Mothers face more extreme challenges. There’s no mandatory maternity leave, no universal childcare, and the cultural expectation that mothers sacrifice their career aspirations to serve their children. Companies are less likely to hire mothers, but when they do, they offer lower salaries and limited opportunities for career advancement.
Society still expects mothers to provide primary care for their children and complete most domestic labor. Married women spend far more time on chores than their husbands, even when they earn more money. The burden of household and caregiving responsibilities forces mothers to pursue flexible jobs with lower pay.
The backlash against women’s healthcare and autonomy will only exacerbate these issues.
It’s impossible to discuss systematic misogyny leading to poverty without discussing one of the biggest reasons women fall into poverty: motherhood.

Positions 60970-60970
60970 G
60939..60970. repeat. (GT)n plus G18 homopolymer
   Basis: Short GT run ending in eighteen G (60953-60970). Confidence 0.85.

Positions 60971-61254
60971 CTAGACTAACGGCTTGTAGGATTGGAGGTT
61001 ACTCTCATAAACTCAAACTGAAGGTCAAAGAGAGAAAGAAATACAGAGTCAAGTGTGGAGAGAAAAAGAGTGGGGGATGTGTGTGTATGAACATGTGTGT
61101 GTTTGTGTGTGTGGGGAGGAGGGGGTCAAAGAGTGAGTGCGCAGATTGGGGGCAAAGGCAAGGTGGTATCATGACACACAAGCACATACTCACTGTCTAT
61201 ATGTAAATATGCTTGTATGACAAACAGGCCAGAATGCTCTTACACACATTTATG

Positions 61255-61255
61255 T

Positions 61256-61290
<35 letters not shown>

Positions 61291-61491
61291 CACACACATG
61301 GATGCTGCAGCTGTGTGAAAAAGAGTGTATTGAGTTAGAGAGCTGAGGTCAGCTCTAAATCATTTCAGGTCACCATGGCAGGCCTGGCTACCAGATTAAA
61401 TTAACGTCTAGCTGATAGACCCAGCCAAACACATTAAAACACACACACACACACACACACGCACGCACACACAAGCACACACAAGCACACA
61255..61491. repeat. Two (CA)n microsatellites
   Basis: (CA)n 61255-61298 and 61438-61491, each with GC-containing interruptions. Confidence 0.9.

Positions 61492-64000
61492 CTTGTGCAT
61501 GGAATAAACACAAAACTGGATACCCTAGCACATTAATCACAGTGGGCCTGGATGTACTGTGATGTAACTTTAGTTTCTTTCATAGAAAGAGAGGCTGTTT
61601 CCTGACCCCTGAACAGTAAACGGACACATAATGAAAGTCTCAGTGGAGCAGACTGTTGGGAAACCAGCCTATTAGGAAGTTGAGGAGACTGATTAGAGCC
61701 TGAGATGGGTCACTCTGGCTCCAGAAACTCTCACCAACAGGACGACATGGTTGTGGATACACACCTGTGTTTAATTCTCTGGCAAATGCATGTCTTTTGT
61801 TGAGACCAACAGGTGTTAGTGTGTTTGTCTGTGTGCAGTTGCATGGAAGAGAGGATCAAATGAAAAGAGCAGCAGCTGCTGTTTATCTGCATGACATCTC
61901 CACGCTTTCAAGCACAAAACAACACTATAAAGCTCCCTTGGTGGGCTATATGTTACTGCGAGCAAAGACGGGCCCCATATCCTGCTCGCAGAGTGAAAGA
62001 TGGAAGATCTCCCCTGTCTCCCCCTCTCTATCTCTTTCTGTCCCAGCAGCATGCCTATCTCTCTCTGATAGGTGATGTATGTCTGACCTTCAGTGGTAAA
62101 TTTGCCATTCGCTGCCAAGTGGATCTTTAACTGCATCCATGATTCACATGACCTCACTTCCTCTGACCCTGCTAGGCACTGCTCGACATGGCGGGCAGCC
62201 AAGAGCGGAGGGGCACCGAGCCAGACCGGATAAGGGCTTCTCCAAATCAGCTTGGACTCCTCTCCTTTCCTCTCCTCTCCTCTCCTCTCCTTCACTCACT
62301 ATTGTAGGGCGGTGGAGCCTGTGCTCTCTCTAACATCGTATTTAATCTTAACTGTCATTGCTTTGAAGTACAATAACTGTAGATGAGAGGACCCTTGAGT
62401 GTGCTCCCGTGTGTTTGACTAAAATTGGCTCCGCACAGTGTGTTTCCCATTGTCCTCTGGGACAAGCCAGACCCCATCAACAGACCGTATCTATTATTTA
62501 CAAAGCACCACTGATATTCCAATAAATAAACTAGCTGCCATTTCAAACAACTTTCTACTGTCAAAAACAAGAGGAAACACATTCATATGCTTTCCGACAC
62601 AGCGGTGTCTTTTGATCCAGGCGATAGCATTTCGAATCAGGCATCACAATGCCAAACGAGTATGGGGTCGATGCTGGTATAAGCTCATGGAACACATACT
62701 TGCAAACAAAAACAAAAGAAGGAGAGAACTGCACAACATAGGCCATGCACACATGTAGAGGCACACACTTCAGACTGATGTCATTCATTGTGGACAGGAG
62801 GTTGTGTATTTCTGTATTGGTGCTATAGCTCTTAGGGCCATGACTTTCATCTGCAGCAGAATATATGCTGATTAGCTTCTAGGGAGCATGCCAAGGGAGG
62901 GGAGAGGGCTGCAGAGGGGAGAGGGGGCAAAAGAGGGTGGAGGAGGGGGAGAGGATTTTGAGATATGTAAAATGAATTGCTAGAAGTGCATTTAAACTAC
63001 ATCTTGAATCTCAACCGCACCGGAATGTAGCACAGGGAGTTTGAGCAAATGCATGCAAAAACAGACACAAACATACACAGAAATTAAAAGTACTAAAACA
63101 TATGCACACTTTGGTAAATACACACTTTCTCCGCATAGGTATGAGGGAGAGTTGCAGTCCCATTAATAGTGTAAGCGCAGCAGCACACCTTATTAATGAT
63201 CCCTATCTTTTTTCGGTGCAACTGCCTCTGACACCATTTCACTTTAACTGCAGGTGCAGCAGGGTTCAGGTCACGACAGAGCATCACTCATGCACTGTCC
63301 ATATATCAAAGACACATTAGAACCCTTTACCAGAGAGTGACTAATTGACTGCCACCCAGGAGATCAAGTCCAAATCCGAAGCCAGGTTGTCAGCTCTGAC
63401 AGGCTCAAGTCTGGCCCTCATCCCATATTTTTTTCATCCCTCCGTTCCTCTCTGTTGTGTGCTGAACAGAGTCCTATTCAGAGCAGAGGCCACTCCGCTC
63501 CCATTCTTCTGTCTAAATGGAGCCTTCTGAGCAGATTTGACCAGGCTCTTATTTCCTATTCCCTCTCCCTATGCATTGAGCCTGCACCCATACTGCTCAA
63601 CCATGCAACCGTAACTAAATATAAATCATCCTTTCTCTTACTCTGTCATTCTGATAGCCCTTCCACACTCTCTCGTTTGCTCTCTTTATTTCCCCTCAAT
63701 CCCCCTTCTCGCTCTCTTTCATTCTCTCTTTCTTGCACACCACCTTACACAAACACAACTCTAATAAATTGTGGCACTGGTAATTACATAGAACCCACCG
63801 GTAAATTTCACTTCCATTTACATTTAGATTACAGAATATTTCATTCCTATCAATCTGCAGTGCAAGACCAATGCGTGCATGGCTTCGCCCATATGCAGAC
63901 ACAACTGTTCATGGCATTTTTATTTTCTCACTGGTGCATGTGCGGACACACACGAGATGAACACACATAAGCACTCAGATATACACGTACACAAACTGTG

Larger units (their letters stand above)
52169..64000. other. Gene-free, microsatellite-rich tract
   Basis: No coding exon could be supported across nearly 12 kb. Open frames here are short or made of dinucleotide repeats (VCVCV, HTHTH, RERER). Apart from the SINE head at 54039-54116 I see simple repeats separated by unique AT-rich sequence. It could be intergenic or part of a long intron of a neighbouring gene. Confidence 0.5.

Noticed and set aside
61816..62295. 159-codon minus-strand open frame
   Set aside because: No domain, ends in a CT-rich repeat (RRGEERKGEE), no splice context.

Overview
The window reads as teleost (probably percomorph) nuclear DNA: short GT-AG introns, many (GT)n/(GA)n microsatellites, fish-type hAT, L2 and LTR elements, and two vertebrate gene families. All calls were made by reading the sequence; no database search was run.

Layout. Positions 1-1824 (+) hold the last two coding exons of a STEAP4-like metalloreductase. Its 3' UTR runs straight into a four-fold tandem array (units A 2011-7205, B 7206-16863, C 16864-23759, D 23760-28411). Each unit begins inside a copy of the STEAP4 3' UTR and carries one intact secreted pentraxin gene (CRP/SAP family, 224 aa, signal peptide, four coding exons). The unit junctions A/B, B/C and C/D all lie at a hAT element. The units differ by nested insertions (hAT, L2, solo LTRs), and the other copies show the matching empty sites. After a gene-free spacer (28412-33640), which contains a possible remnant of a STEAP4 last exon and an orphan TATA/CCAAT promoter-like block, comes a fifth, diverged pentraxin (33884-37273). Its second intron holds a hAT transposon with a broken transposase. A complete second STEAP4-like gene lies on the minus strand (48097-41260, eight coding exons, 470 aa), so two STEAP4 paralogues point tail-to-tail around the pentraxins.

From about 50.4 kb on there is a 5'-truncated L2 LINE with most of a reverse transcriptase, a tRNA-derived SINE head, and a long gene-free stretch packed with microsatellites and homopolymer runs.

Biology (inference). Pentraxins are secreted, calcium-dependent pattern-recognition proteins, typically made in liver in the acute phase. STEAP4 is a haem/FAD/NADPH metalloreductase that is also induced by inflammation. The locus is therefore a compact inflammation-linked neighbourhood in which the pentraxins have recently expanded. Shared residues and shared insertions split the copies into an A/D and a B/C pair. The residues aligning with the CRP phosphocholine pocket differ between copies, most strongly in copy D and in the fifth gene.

Having kids is expensive. According to American Progress, it costs Americans, on average, $1230 per month ($15000 per year) to pay for childcare.
The poverty threshold for a single parent with one child is $18900 per year. Even if that parent made enough to be just at the threshold, paying for childcare would only leave $3900 to pay for every other expense.
If they have more than one child, the cost of working would be far more. That’s not feasible. No wonder single parents chose to stay on government assistance rather than work.
A college education remains the best ticket to a good job and out of poverty.
However, the outrageous cost of tuition makes pursuing education a pipe dream for those in poverty. In 2023, the average price for one year of college was over $36,000. That’s double the poverty threshold.